Seattle's Jose Bold hits some peaks in "Mountain," a found-footage film fantasia showing at ACT Theatre.
It has Mount Rainier. It has coffee. It has beautiful, eccentric tunes.
That should be enough to recommend “Mountain,” a found-footage film fantasia with live musical accompaniment, assembled by John Osebold, the long-haired singer/songwriter/multi-instrumentalist of local art-rock band “Awesome” who, in his side projects, goes by “Jose Bold.”
In a preview of “Mountain” last week, Bold/Osebold got sterling accompaniment from singer-percussionist Kirk Anderson, also of “Awesome.” Their two voices blended as delectably as Lennon and McCartney’s, while their stage presence lightly interlocked with some mighty odd goings-on on the screen above them.
“Mountain” takes its sometimes sublime, sometimes ridiculous film imagery from the Prelinger Archives, a repository of educational, industrial and amateur films, including vintage television ads and public-service announcements. Osebold has spliced and manipulated these into a 65-minute movie that incorporates 1920s climbing footage from Mount Rainier, old Folgers coffee-ad campaigns, a special appearance by Smokey Bear and, most peculiarly, an underwater picnic.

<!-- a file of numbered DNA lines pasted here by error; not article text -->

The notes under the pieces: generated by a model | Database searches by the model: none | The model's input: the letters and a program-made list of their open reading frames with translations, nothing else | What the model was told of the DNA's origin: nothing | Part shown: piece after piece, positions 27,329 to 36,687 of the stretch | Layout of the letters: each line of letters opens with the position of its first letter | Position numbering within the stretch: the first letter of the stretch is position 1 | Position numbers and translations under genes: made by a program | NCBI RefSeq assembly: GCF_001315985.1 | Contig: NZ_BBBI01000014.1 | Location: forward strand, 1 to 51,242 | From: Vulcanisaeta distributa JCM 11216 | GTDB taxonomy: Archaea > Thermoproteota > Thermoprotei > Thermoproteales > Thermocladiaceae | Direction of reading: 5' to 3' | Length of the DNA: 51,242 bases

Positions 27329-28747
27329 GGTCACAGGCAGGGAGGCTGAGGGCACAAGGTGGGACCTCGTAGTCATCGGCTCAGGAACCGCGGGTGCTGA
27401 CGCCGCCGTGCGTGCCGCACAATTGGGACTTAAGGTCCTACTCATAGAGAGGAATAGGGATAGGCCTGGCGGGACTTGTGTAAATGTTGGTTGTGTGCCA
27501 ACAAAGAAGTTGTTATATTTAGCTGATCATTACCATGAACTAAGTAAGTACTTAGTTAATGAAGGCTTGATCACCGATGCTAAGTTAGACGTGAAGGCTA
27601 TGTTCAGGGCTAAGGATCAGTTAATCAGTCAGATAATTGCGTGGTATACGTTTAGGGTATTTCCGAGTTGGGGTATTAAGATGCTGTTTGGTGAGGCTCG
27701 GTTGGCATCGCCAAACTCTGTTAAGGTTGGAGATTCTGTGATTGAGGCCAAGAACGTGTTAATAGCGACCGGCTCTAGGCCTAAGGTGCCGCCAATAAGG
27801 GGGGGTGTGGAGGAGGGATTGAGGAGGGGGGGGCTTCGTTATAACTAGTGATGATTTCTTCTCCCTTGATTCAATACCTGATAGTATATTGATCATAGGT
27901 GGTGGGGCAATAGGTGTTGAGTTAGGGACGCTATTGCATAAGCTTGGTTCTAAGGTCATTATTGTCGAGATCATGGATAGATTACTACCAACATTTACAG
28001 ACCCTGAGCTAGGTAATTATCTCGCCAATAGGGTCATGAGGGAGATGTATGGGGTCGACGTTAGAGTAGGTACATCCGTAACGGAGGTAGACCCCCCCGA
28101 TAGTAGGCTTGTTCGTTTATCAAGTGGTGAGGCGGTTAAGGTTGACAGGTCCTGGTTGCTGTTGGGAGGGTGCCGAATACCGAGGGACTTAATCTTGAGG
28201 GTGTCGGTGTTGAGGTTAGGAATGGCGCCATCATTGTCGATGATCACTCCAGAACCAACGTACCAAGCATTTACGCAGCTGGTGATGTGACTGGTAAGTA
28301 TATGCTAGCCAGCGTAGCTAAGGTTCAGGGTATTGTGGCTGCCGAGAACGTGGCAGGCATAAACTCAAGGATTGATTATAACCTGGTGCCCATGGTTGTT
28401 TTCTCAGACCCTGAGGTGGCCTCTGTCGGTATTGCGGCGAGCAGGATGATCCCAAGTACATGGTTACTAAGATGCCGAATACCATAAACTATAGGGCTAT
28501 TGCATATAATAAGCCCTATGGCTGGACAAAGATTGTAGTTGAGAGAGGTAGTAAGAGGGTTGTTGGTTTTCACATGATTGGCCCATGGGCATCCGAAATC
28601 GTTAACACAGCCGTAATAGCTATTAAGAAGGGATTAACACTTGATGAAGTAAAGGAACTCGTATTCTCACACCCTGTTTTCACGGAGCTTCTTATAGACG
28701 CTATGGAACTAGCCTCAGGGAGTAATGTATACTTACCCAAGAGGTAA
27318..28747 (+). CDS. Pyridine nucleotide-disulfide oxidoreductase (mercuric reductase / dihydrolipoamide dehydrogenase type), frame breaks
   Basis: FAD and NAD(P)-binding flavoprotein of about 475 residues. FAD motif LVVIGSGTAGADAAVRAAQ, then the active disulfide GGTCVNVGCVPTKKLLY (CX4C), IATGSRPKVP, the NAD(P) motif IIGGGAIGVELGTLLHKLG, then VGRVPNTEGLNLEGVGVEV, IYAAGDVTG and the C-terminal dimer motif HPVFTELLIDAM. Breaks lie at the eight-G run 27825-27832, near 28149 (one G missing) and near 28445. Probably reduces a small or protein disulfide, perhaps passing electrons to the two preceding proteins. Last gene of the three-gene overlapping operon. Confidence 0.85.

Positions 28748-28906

Most Read Entertainment Stories
- Lost punk record from Duff McKagan, Mother Love Bone drummer surfaces after nearly 40 years
- Will Smith film departs Georgia over voting restrictions
- It's a game of telephone but with art. A Seattle project goes global
- Your guide to the most intriguing museum and gallery exhibits in the Seattle area this spring
- An aging surfer comes to terms with mortality in Paul Theroux’s superb ‘Under the Wave at Waimea’
Also: tunnels, tunnels, tunnels.
Themes of impending disaster and primal rejuvenation succeed one another in a loosely associative manner. Some of the musical score is more ambient than song-shaped, but the best of the tunes — “Snowflake” among them — are gems. (You can listen to “Snowflake” on www.josebold.com.)
Don’t look for strict narrative logic in “Mountain.” Just sit back, take in the alternately serene and sinister scenery, and you may find yourself humming along with it.
Michael Upchurch: email@example.com